First, you have to go back to Dupniza. We just ended up taking a taxi for 25 Lew (12,50€) directly from our mountain hut because a taxi to Sapareva Banya would not have cost significantly less.
From Dupniza main station, there is one daily direct bus at 2:15 pm.
Bansko is Bulgaria’s largest ski resort but it’s also a hiking paradise in summer. It is located on the edge of the Pirin National Park.
There are more hikes than we can mention in Bansko: Muratovo Lake and Vihren Peak - the highest peak in Pirin - are just two of them.
Bansko is the adventure capital of Bulgaria. You can go canyoneering, rock climbing, white water rafting, mountain biking, you name it.
Bansko offers more than just outdoor action and hiking: It’s “a town of fortified houses, home of visioneers of trade, culture, and unique local cuisine. “
This is the last remaining Bulgarian narrow gauge railway. It covers a total of 125 km (77 mi). The train runs at an average speed of just 25 km (or 15 miles per hour) and the entire route from Dobrinishte to Septemvri takes around 5.5 hours. If you continue to the end of the line in Septemvri, you can catch a fast train to Plovdiv.
There is not really a hostel in Bansko but you can treat yourself to a private room in a spa hotel for as little as 22$ a night at Kap House Family Hotel. Unwind and relax in the pool, whirlpool, and sauna which are included in the accommodation price.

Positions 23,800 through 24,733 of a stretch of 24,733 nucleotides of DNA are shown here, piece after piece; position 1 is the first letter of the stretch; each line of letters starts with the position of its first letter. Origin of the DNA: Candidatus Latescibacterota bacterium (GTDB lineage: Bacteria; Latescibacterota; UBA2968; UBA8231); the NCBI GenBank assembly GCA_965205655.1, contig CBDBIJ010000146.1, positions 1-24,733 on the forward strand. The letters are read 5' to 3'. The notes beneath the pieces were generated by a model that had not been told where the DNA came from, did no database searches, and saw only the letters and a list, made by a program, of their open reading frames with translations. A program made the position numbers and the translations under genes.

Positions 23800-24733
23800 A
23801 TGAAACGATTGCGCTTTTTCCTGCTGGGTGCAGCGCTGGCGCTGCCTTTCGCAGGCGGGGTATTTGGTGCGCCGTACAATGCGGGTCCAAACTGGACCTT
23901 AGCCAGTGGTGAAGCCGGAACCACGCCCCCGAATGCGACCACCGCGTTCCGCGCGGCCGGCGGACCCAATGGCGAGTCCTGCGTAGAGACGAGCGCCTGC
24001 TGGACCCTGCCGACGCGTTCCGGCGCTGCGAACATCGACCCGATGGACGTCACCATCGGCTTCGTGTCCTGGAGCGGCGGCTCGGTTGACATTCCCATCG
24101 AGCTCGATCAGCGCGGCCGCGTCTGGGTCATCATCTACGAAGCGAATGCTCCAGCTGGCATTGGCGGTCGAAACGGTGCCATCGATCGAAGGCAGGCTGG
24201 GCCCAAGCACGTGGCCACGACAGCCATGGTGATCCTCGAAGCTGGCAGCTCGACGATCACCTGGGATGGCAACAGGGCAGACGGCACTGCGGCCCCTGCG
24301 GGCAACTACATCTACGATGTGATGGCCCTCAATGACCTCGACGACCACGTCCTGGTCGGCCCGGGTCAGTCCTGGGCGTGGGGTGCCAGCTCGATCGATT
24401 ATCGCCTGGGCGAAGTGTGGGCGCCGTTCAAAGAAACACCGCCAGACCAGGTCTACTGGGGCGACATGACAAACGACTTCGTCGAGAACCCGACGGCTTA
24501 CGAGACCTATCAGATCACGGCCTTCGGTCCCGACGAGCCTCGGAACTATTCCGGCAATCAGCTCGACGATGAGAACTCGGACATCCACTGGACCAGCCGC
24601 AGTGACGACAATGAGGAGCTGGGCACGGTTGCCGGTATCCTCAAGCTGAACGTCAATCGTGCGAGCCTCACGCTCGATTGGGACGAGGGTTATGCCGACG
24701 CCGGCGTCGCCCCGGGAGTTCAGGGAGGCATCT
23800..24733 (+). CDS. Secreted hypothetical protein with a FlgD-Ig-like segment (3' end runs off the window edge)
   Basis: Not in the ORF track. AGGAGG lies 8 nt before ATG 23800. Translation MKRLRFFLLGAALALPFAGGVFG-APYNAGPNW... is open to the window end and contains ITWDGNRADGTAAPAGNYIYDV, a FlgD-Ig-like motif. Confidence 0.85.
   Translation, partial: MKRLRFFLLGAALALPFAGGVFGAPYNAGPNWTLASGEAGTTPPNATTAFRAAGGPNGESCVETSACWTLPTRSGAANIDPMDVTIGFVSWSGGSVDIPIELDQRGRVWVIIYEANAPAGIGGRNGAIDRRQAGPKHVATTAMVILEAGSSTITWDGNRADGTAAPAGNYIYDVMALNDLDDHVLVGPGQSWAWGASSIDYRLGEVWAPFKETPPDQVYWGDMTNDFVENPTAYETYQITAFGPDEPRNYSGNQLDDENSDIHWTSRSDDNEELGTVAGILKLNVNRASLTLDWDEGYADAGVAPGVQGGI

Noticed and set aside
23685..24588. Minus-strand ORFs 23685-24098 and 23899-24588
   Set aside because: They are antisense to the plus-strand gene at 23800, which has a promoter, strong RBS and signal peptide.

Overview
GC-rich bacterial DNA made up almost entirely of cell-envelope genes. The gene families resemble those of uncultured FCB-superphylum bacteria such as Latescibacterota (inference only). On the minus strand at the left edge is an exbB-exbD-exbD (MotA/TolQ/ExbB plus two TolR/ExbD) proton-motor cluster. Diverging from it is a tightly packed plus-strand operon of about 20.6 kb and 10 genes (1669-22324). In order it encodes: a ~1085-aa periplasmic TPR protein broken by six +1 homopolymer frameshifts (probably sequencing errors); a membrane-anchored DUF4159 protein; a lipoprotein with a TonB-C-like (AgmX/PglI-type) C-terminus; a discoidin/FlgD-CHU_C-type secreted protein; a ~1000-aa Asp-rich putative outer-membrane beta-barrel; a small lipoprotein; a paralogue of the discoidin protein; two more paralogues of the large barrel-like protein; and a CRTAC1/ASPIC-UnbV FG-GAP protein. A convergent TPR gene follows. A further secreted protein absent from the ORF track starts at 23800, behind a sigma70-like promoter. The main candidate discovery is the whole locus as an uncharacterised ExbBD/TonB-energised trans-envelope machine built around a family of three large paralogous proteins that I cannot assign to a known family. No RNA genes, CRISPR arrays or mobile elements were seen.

First, you have to go back to Blagoevgrad. There is one daily direct bus at 8:00 am.
From Blagoevgrad, you can take a direct bus to Bansko at 10:30 am, 11:40 am, 1:22 pm, 3:10 pm, 3:50 pm, 5:05 pm, 5:25 pm, 5:55 pm, and 6:35 pm.
While this city is not exactly in western Bulgaria, it is a great addition to the capital Sofia. With the longest pedestrian street in Europe and less traffic than Sofia, it's a lot quieter. It was the European Capital of Culture in 2019 and it's easy to see why. With a history of more than eight millennia, there is a lot to explore.
You can visit the Roman theatre and the Roman forum of Philippopolis on the main pedestrian street for free but there is also a big amphitheatre in the old town.
The old town is worth a visit with its many churches like St. Konstantin and Elena Church and alleys to explore and wander around. You can visit many of the luscious baroque buildings like the ethnographic museum or the Hindliyan house which is so richly decorated it even possesses a fountain with rose water instead of just plain water.
Nebet Tepe Hill offers great views of Plovdiv with its seven hills (although not all of them are present anymore).
The new part of town has a lot to offer as well. It's beautiful to stroll up and down the main pedestrian street from the main square all the way to the river.
The real highlight of the new town is Kapana. During the day you'll find some of the best street art you've ever seen but this area truly comes alive at night. There are so many bars and restaurants that we couldn't possibly list them all.
We stayed at Pijama Hostel. The location is unbeatable. The beds have power outlets and curtains. The only downside is that there are only two bathrooms for the small hostel.
It's easy enough to get here from Sofia: Just go to the main bus or train station and take the next mode of transport you fancy – during the day they run often and they are very cheap (we paid 5 € for our last-minute train ticket).
In Plovdiv, you can either take a pleasant walk to the city centre (you reach the main square in about 20 minutes) or you can take one of the many buses. They are only 1 BGN (0,50 €) and run every couple of minutes – we found the information on google maps concerning lines, routes and times to be very accurate.